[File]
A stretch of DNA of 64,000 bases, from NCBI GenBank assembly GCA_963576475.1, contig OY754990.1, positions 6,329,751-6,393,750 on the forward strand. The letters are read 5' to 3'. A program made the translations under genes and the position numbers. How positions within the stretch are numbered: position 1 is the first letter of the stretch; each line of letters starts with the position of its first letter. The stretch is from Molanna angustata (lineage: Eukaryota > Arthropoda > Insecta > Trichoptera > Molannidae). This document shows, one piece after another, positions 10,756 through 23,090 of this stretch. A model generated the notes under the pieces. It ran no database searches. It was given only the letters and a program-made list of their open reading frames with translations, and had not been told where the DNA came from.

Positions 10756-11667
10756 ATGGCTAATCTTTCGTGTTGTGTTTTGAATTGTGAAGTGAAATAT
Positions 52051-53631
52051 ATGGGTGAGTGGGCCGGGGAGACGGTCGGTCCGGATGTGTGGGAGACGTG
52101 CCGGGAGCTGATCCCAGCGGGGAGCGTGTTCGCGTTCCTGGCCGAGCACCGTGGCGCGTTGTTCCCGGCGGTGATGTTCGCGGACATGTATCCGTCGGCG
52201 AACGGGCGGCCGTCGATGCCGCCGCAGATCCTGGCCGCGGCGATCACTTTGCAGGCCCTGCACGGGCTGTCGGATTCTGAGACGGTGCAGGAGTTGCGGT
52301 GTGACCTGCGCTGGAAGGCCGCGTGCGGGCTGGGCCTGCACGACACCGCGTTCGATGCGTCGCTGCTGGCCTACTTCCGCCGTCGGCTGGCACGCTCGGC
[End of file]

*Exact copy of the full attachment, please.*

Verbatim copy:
A stretch of DNA of 64,000 bases, from NCBI GenBank assembly GCA_963576475.1, contig OY754990.1, positions 6,329,751-6,393,750 on the forward strand. The letters are read 5' to 3'. A program made the translations under genes and the position numbers. How positions within the stretch are numbered: position 1 is the first letter of the stretch; each line of letters starts with the position of its first letter. The stretch is from Molanna angustata (lineage: Eukaryota > Arthropoda > Insecta > Trichoptera > Molannidae). This document shows, one piece after another, positions 10,756 through 23,090 of this stretch. A model generated the notes under the pieces. It ran no database searches. It was given only the letters and a program-made list of their open reading frames with translations, and had not been told where the DNA came from.

Positions 10756-11667
10756 ATGGCTAATCTTTCGTGTTGTGTTTTGAATTGTGAAGTGAAATAT
Positions 52051-53631
52051 ATGGGTGAGTGGGCCGGGGAGACGGTCGGTCCGGATGTGTGGGAGACGTG
52101 CCGGGAGCTGATCCCAGCGGGGAGCGTGTTCGCGTTCCTGGCCGAGCACCGTGGCGCGTTGTTCCCGGCGGTGATGTTCGCGGACATGTATCCGTCGGCG
52201 AACGGGCGGCCGTCGATGCCGCCGCAGATCCTGGCCGCGGCGATCACTTTGCAGGCCCTGCACGGGCTGTCGGATTCTGAGACGGTGCAGGAGTTGCGGT
52301 GTGACCTGCGCTGGAAGGCCGCGTGCGGGCTGGGCCTGCACGACACCGCGTTCGATGCGTCGCTGCTGGCCTACTTCCGCCGTCGGCTGGCACGCTCGGC